Fulfilling Source Code Distribution Requirements
By Alexios Zavras, Stefano Zacchiroli

The requirement to provide Complete Corresponding Source code is a well-known obligation in copyleft licenses. This talk will present the conventional ways of fulfilling this obligation and elaborate on an innovative way to deal with the issue.

Monday 12:20 p.m.–12:50 p.m.

A well-known obligation in the copyleft licenses is the requirement to provide "Complete Corresponding Source code" (CCS). The fulfillment of this obligation can be broken down to the distinct steps of collecting, packaging and provisioning the CCS.

In this talk we will first be presenting the relevant legal obligations in popular copyleft licenses and describing the ways these are typically fulfilled. However, the continuous provision of the CCS imposes a burden that may persist for a very long time. Ensuring that the CCS is always available is not a simple matter, especially considering that teams might change structure, people might be replaced or change roles, legal entities may disappear, etc.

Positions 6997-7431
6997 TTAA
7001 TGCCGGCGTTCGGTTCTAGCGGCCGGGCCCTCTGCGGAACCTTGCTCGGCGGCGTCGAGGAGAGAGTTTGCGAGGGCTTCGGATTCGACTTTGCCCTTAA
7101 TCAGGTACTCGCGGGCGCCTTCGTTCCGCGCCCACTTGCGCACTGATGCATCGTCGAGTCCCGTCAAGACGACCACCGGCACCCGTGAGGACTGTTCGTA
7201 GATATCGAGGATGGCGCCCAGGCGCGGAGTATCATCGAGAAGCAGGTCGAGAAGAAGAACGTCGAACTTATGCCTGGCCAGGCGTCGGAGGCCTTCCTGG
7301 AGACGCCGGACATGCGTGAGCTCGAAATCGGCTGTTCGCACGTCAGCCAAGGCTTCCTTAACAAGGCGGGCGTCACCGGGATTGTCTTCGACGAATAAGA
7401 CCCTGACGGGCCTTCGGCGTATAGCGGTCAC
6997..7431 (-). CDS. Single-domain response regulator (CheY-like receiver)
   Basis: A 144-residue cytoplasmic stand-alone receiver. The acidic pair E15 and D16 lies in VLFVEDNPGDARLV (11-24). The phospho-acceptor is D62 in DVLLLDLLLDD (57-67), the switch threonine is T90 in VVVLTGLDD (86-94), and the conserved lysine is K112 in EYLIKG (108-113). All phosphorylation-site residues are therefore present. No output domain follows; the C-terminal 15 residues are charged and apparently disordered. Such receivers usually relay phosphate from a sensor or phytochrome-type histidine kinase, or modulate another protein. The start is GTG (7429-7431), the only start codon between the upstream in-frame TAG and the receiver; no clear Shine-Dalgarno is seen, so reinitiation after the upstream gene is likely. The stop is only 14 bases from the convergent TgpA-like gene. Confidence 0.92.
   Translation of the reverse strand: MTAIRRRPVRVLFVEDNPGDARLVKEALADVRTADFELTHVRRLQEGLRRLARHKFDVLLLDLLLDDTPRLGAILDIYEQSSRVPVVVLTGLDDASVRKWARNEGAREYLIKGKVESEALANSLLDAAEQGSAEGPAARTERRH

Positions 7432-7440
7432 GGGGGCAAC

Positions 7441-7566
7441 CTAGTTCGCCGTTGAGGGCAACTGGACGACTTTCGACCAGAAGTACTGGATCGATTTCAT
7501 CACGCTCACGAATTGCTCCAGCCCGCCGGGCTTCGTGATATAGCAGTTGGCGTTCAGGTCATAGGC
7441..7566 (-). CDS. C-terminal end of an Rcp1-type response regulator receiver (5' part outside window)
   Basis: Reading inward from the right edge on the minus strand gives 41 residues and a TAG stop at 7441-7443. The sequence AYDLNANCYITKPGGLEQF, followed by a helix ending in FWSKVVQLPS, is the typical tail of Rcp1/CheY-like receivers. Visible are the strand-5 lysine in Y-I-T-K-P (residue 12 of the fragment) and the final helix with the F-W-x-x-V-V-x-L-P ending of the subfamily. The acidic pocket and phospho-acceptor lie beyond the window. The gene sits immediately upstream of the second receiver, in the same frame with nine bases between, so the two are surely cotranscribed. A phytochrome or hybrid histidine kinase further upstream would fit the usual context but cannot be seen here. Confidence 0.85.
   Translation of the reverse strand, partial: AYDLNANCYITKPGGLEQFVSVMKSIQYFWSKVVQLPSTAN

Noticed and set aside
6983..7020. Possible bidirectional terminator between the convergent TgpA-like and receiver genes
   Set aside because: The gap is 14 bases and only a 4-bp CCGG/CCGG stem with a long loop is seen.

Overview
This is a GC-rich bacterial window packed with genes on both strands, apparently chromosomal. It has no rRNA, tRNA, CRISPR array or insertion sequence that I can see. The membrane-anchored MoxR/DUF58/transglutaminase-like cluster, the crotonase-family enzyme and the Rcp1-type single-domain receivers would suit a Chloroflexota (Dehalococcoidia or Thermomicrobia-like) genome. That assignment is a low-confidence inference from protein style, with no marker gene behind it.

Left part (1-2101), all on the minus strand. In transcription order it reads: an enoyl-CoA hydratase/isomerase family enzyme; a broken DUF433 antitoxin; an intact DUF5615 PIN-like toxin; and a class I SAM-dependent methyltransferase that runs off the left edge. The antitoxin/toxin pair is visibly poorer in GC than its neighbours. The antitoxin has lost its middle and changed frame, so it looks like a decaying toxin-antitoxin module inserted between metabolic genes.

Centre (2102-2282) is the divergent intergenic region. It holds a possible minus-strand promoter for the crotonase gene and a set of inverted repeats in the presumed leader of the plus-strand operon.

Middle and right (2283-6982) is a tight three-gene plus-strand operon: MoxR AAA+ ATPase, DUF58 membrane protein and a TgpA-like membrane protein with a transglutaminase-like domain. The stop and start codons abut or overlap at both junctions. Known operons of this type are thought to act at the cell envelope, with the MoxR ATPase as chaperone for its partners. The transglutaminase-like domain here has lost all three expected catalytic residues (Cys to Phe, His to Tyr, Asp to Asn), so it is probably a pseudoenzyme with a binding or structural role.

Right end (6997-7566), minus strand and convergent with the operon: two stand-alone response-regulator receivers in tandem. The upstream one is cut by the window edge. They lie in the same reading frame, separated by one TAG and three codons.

We will then expand on a novel way of fulfilling the source code distribution requirements, making use of a publicly accessible online repository of source code and present specific workflows that can be used in order to achieve legal compliance.

We will finally propose future possible modifications that copyleft license authors may consider in order to facilitate compliance in the contemporary state of interconnected networks.

Alexios Zavras

Stefano Zacchiroli

Stefano Zacchiroli is Associate Professor of Computer Science at University Paris Diderot on leave at Inria. His research interests span formal methods, software preservation, and Free/Open Source Software engineering. He is co-founder and current CTO of the Software Heritage project. He is an official member of the Debian Project since 2001, where he was elected to serve as Debian Project Leader for 3 terms in a row over the period 2010-2013. He is a former Board Director of the Open Source Initiative (OSI) and recipient of the 2015 O'Reilly Open Source Award.